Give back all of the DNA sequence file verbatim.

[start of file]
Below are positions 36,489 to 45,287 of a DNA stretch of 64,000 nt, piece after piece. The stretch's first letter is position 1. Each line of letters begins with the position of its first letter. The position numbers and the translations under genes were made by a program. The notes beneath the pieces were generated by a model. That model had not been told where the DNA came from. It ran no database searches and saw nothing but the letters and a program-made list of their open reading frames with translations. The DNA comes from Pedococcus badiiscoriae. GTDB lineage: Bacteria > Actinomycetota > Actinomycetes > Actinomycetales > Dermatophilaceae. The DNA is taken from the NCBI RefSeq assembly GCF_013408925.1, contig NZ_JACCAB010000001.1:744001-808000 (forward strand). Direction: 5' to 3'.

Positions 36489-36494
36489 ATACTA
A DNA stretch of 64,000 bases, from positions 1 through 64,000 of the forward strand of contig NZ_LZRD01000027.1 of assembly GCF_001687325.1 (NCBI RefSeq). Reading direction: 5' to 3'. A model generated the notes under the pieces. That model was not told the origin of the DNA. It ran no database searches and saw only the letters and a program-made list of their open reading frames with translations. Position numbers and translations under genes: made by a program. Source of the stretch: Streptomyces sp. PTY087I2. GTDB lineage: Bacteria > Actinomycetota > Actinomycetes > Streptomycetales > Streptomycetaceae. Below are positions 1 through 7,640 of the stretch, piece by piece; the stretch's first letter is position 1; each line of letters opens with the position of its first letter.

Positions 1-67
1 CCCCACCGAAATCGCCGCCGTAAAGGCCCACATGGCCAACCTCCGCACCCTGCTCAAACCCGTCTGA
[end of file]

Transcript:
Below are positions 36,489 to 45,287 of a DNA stretch of 64,000 nt, piece after piece. The stretch's first letter is position 1. Each line of letters begins with the position of its first letter. The position numbers and the translations under genes were made by a program. The notes beneath the pieces were generated by a model. That model had not been told where the DNA came from. It ran no database searches and saw nothing but the letters and a program-made list of their open reading frames with translations. The DNA comes from Pedococcus badiiscoriae. GTDB lineage: Bacteria > Actinomycetota > Actinomycetes > Actinomycetales > Dermatophilaceae. The DNA is taken from the NCBI RefSeq assembly GCF_013408925.1, contig NZ_JACCAB010000001.1:744001-808000 (forward strand). Direction: 5' to 3'.

Positions 36489-36494
36489 ATACTA
A DNA stretch of 64,000 bases, from positions 1 through 64,000 of the forward strand of contig NZ_LZRD01000027.1 of assembly GCF_001687325.1 (NCBI RefSeq). Reading direction: 5' to 3'. A model generated the notes under the pieces. That model was not told the origin of the DNA. It ran no database searches and saw only the letters and a program-made list of their open reading frames with translations. Position numbers and translations under genes: made by a program. Source of the stretch: Streptomyces sp. PTY087I2. GTDB lineage: Bacteria > Actinomycetota > Actinomycetes > Streptomycetales > Streptomycetaceae. Below are positions 1 through 7,640 of the stretch, piece by piece; the stretch's first letter is position 1; each line of letters opens with the position of its first letter.

Positions 1-67
1 CCCCACCGAAATCGCCGCCGTAAAGGCCCACATGGCCAACCTCCGCACCCTGCTCAAACCCGTCTGA